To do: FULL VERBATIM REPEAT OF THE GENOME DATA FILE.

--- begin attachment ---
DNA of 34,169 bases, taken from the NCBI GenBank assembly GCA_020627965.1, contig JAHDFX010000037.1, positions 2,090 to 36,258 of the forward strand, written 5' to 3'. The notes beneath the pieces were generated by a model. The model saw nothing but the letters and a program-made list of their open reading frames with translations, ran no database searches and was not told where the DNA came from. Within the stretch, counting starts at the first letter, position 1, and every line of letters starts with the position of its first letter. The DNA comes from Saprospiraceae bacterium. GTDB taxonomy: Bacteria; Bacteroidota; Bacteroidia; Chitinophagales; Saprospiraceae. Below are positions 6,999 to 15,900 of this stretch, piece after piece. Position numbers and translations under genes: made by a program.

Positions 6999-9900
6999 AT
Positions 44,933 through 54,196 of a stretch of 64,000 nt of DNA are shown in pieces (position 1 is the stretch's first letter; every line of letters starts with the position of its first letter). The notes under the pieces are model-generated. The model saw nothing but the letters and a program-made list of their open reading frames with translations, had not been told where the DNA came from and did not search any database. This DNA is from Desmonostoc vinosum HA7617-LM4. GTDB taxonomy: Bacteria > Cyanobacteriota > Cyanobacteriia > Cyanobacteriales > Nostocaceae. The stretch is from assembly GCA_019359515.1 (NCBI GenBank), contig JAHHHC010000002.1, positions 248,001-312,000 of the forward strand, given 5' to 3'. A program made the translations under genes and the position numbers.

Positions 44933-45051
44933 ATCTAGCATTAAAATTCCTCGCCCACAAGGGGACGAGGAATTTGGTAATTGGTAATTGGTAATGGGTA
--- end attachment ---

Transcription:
DNA of 34,169 bases, taken from the NCBI GenBank assembly GCA_020627965.1, contig JAHDFX010000037.1, positions 2,090 to 36,258 of the forward strand, written 5' to 3'. The notes beneath the pieces were generated by a model. The model saw nothing but the letters and a program-made list of their open reading frames with translations, ran no database searches and was not told where the DNA came from. Within the stretch, counting starts at the first letter, position 1, and every line of letters starts with the position of its first letter. The DNA comes from Saprospiraceae bacterium. GTDB taxonomy: Bacteria; Bacteroidota; Bacteroidia; Chitinophagales; Saprospiraceae. Below are positions 6,999 to 15,900 of this stretch, piece after piece. Position numbers and translations under genes: made by a program.

Positions 6999-9900
6999 AT
Positions 44,933 through 54,196 of a stretch of 64,000 nt of DNA are shown in pieces (position 1 is the stretch's first letter; every line of letters starts with the position of its first letter). The notes under the pieces are model-generated. The model saw nothing but the letters and a program-made list of their open reading frames with translations, had not been told where the DNA came from and did not search any database. This DNA is from Desmonostoc vinosum HA7617-LM4. GTDB taxonomy: Bacteria > Cyanobacteriota > Cyanobacteriia > Cyanobacteriales > Nostocaceae. The stretch is from assembly GCA_019359515.1 (NCBI GenBank), contig JAHHHC010000002.1, positions 248,001-312,000 of the forward strand, given 5' to 3'. A program made the translations under genes and the position numbers.

Positions 44933-45051
44933 ATCTAGCATTAAAATTCCTCGCCCACAAGGGGACGAGGAATTTGGTAATTGGTAATTGGTAATGGGTA